The Department of Transportation (DOTr) said on Wednesday that it was considering returning the 48 overweight Metro Rail Transit (MRT) coaches to China, which cost the past administration P3.8 billion to purchase.
According to DOTr undersecretary for rails Cesar Chavez, DOTr secretary Arthur Tugade instructed them to get a third party qualifier to study whether the 48 coaches could still be used by the MRT.
“Ganito instructions ni Secretary Tugade (This is the instruction of Secretary Tugade). We can’t compromise the safety of our passengers. Therefore, anong ginawa ng Singapore, Malaysia, Hong Kong, Pakistan? Kumuha ng third party certifier (We should just get a third party certifier). So what did we do? Number one, (we got) internationally known certifier, based in Germany and other certifiers,” Chavez said.
“I already submitted a terms of reference to (DOTr Undersecretary for Legal Affairs and Procurement Reinier Paul Yebra) providing him all the documents, ‘yung request for quotation. In three months, after notice to proceed, anong ineexpect (what do we expect)? ‘Yung audit niyan sasabihin pwede ba tumakbo o hindi o ibabalik na sa China (The audit will inform us if the trains can still be used or should just be returned to China),” he added.
Chavez was responding to Senator Grace Poe’s concern during the finance committee hearing on the DOTr’s budget for 2018.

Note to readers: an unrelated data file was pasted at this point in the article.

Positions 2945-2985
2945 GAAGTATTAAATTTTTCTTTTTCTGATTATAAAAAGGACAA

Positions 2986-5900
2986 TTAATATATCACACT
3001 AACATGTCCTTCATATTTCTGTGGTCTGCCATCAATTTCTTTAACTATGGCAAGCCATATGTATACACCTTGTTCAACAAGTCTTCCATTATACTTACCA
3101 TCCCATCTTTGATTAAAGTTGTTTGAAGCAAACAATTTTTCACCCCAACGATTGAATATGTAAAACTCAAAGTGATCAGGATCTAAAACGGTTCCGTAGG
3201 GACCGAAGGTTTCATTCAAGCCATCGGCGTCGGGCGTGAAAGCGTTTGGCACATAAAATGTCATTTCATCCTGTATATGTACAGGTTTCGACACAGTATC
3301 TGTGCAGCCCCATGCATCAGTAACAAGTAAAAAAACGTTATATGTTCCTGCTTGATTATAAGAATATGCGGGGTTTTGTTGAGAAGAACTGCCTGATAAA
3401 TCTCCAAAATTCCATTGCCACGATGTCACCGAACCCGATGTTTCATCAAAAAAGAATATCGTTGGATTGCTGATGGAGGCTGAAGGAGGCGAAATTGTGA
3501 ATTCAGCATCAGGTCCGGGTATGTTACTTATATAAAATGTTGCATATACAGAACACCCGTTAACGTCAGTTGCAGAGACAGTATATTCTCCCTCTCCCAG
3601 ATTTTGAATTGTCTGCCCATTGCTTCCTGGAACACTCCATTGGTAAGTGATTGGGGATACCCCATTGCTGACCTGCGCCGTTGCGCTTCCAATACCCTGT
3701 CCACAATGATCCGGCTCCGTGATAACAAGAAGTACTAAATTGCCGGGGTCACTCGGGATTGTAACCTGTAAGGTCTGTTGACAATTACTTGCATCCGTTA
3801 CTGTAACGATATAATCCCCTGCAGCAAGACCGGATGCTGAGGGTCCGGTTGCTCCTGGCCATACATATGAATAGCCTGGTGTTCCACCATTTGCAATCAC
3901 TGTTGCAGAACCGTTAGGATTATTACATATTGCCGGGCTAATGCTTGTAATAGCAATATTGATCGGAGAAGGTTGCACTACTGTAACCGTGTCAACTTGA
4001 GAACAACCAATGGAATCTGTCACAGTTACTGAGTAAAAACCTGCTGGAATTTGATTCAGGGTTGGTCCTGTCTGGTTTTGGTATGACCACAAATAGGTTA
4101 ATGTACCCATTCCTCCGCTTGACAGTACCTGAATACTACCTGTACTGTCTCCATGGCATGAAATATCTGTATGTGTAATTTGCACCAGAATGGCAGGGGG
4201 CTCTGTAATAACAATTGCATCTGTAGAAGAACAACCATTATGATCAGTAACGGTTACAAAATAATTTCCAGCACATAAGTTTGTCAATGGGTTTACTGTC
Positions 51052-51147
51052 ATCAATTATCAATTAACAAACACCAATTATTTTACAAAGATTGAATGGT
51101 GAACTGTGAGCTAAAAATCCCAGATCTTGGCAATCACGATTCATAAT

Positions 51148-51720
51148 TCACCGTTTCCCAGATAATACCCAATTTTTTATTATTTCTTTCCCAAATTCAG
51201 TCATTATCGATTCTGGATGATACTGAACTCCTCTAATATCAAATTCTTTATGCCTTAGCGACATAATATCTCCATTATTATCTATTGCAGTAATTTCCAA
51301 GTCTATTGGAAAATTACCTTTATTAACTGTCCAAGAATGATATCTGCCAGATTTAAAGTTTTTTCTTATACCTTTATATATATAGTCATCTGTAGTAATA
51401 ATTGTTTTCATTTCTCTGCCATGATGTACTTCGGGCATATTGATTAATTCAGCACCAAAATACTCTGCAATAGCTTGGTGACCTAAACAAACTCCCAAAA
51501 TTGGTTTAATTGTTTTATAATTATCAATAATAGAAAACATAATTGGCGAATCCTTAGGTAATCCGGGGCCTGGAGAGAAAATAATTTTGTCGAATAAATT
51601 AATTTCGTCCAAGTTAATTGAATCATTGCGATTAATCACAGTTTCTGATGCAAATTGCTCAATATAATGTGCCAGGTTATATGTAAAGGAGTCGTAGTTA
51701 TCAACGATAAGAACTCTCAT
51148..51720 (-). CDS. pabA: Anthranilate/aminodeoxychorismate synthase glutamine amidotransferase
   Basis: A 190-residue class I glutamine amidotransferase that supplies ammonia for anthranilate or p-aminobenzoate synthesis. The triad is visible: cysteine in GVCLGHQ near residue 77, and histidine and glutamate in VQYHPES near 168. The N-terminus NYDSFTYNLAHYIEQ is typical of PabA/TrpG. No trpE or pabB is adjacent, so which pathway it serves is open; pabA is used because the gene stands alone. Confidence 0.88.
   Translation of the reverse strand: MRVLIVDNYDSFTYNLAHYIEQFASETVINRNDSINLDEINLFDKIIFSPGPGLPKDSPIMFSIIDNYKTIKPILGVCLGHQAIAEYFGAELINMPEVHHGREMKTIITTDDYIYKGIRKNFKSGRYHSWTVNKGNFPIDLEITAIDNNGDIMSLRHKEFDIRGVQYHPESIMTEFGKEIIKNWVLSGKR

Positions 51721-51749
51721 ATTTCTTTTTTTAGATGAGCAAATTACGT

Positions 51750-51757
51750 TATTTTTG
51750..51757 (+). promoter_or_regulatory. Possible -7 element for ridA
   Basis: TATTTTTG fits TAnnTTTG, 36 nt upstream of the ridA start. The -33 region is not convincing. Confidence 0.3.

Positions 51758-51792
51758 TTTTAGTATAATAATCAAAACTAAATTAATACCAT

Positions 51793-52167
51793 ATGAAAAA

Poe, chairman of the Senate public services committee, expressed frustration over the government’s procurement of incompatible trains from China-based Dalian Corp. She asked Chavez if the DOTr could already start hiring another maintenance provider and replace Busan Universal Rail Inc. (Buri).
Chavez said they are still waiting for the certifier’s assessment.
“I think that’s very wise of you to get a third party certifier,” Poe said.
But the senator stressed that the transportation body should learn a lesson from the mistakes committed in the past administration.
She urged the DOTr to file cases against those responsible for the MRT mess, be it the supplier of the trains or former DOTr officials who gave the go signal for the procurement of defective trains.
“I think whoever is responsible whether it’s the supplier, we should take them to court. Whether it’s the one who made the decision. It’s not a case of vendetta. It’s a case of justice for the public that’s been suffering and now were risking their lives because we’re making do with what we have given the situation but every day is a risk,” Poe said.